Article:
Universities are no longer wondering how they fit into the esport eco-system. While some schools are focused on launching an esports team, many are simultaneously working on developing the next generation of workers who will build and grow the gaming and esports industry to new heights.
University of Maryland (UMD), is one of many higher educational institutions that has put resources behind their gaming initiatives by opening The Brendan Iribe Center for Computer Science and Engineering in 2019. The lead donor, Brendan Iribe, attended the UMD in 1997-1998 before leaving to start his career in video gaming. After years of experience, he co-founded the virtual reality company Oculus, which Facebook acquired for approximately $2 billion in 2014. It is pioneers like Iribe that are starting to give back to the community that helped spark their curiosity in the space for the current generation to flourish.
Two UMD students that have benefited from the Iribe Center are Galen Stetsyuk and Mikhail Sorokin, who met while at school. “It was more than the Iribe donation that sparked my passion in the Virtual Reality (VR) space”, said Stetsyuk. “It was the ability to meet with folks like Brendan Iribe, which provided us a network to gain access to the equipment and resources needed to launch our game, M-PLEX, a multiplayer VR tank combat video game currently in development. To date, the team has raised $1.2 million over two fund raising rounds.
Not to be outdone, the Rochester Institute of Technology (RIT) has their own incubator space called MAGIC, a university-wide research center with a focus on media, arts, games, interaction, and creativity, founded in 2013. According to RIT’s Director of the Simone Center for Innovation and Entrepreneurship, Richard DeMartino, “One thing that distinguishes us is that MAGIC is a stand-alone center directly related to interacting games; including film, animation, and software.” MAGIC has its own outlets with the ability to create games and deliver it through MAGIC’s infrastructure, enabling the students to get course credit for their work. “As one of the oldest COOP educational schools in the country,” added DeMartino, “90% of our students are required to a ‘residency program’ and game development is very attractive these days.”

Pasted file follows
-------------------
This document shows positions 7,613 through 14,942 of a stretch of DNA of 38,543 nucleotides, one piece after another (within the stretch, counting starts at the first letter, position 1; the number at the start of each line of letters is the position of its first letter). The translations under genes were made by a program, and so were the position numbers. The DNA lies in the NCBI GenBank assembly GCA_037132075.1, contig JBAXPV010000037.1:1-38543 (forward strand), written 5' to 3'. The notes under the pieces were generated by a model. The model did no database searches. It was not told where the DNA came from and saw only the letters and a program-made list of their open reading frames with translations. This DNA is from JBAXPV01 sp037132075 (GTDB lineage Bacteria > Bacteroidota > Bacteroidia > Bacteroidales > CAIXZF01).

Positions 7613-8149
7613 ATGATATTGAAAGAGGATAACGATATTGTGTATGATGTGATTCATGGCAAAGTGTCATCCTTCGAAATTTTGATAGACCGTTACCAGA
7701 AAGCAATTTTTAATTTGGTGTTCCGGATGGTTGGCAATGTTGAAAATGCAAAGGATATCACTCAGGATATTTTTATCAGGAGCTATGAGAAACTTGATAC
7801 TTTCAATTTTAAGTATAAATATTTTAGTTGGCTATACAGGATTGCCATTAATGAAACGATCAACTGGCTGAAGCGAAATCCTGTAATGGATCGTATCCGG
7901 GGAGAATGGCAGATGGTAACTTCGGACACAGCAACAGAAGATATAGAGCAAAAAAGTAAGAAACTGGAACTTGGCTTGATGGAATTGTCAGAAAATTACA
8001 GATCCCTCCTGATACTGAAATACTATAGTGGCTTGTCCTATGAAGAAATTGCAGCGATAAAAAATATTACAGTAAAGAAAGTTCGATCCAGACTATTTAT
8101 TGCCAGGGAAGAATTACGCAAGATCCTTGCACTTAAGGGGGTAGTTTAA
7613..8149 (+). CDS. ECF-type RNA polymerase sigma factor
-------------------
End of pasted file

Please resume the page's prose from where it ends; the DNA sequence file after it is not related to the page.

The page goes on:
Ben Garvey and Harry McCardell, co-owners of Great Lake Gaming (GLG), a company focused on running virtual and in-person gaming events around the country viewed MAGIC as their sandbox of creativity. “Although I came to RIT to study coding, it was not in the cards,” said Garvey. However, instead of quitting, he shifted his major to game design and entrepreneurship, “which saved my college career.”
Garvey is following in the footsteps of another RIT graduate who almost didn’t graduate but came back to RIT to donate $50 million, one week after his startup, Datto (a data protection company), sold to Vista Equity Partners for $1.5 billion dollars. According to Garvey, “this donation enabled me to take a GAP year to launch GLG and now we have five RIT interns and the opening of our first physical space in downtown Rochester (NY) is around the corner.”
Drexel University, another tech focused institute is also focused on keeping their startups in the local economy. Based in Pennsylvania, their Entrepreneurial Game Studio, EGS, was initially founded in 2014 by a $200,000 grant from the Pennsylvania Department of Community and Economic Development. Dr. Frank Lee, the director of the EGS, believes he can ‘create a mini factory for game startups where Drexel could mentor the students in developing their game companies and have one of them hit it big and stay in the Eastern PA area.” Beyond building a game industry hub in PA, Lee truly focuses on the entrepreneurship spirit. “The vision for the game studio is to develop the entrepreneur mindset which we believe is teachable and a critical tool for the future workplace.”
No matter the educational institute, gaming and esports is here to stay in higher education. Creating a place to fail quickly and move forward with an idea is just one way U.S. based schools have continued to push the boundaries of gaming.